Editor's note: The following is a recap of the week's news events, in the words of the newsmakers.
"From the officer's standpoint, you're going 100 miles an hour, you're being shot at, you know. Sometimes that information isn't relayed back correctly. This is law enforcement. This is not a situation where we're playing checkers or chess and we can slowly take things methodically down the road."
Sheriff Chris Nocco, explaining why initial descriptions of suspects in a Zephyrhills shooting indicated they were black. They were white.
"Sounds like she's scared of a hard day's work."
Pasco Detective John Suess, after arresting three people suspected of using a skimmer device to steal credit card information. One, Kathryn Perez, a server at Mugs n' Jugs in Port Richey, told deputies she targeted customers who made her work hard or were bad tippers, authorities said.
"My personal feelings are I have concerns. For (the Department of Environmental Protection) to go back and change their position, they would have to make a pretty strong case to the Legislature about why they did so.''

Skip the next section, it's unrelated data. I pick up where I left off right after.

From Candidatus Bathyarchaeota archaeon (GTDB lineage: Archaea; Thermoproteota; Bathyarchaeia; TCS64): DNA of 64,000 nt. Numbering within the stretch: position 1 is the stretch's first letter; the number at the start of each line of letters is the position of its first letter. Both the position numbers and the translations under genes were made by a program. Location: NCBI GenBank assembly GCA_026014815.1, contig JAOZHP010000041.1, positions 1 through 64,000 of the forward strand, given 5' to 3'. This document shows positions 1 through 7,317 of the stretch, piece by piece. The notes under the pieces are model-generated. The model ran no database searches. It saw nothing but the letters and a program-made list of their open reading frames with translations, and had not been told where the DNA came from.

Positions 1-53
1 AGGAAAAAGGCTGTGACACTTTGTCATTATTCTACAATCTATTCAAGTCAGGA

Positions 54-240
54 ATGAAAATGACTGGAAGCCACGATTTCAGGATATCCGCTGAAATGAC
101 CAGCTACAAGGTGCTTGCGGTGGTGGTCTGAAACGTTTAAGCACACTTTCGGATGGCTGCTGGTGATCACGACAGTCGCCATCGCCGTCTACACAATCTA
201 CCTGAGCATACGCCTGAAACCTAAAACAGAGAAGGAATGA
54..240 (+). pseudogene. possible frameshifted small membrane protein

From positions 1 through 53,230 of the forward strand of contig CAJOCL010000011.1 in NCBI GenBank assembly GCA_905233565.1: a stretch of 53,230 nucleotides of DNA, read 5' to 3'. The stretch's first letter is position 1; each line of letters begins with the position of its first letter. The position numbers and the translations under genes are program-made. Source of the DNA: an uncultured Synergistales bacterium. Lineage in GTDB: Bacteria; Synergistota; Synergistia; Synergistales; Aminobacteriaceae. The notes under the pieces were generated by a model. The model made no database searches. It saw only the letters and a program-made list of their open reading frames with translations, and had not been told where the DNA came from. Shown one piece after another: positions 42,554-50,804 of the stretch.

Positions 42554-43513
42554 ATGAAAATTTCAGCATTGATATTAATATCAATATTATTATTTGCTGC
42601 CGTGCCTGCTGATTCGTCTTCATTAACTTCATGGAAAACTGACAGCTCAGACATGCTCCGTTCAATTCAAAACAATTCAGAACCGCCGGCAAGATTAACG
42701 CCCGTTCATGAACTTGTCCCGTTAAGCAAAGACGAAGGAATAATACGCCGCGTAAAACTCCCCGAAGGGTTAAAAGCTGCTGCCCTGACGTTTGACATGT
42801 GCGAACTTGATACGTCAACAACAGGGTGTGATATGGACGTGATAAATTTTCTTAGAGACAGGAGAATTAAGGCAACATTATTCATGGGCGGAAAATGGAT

State Rep. Will Weatherford, R-Wesley Chapel, commenting on a proposed private garbage landfill near Dade City. Officials last week had said it appeared the state DEP was ready to approve it.
"I am local and I am here and I am eager to provide business."
Jason Braunstein, owner of J&S Printing in Port Richey, complaining to the School Board that the use of prison labor is hurting his business.
"That limb is getting awfully weak."
Developer Ken McGurn, whose Main Street Landing project in downtown New Port Richey has sat unfinished for years. He returned to the City Council this week to update his problems, saying he is on a financial limb.
"I think the (Republican) Party is losing its convictions, the sense of what the party is supposed to be about. We're compromising too much. I take your vote as a compromise. If we're going to cut the budget, cut the budget, don't just reduce the size of the increases."
Bill Thompkins, a 64-year-old Spring Hill retiree, during a town hall meeting conducted by U.S. Rep. Rich Nugent, R-Spring Hill.
"I used box mixes until about year ago because I didn't have a mixer."
Danielle Schwartzman, 23, whose cake baking prowess has earned her a spot as finalist for TLC's the Next Great Baker.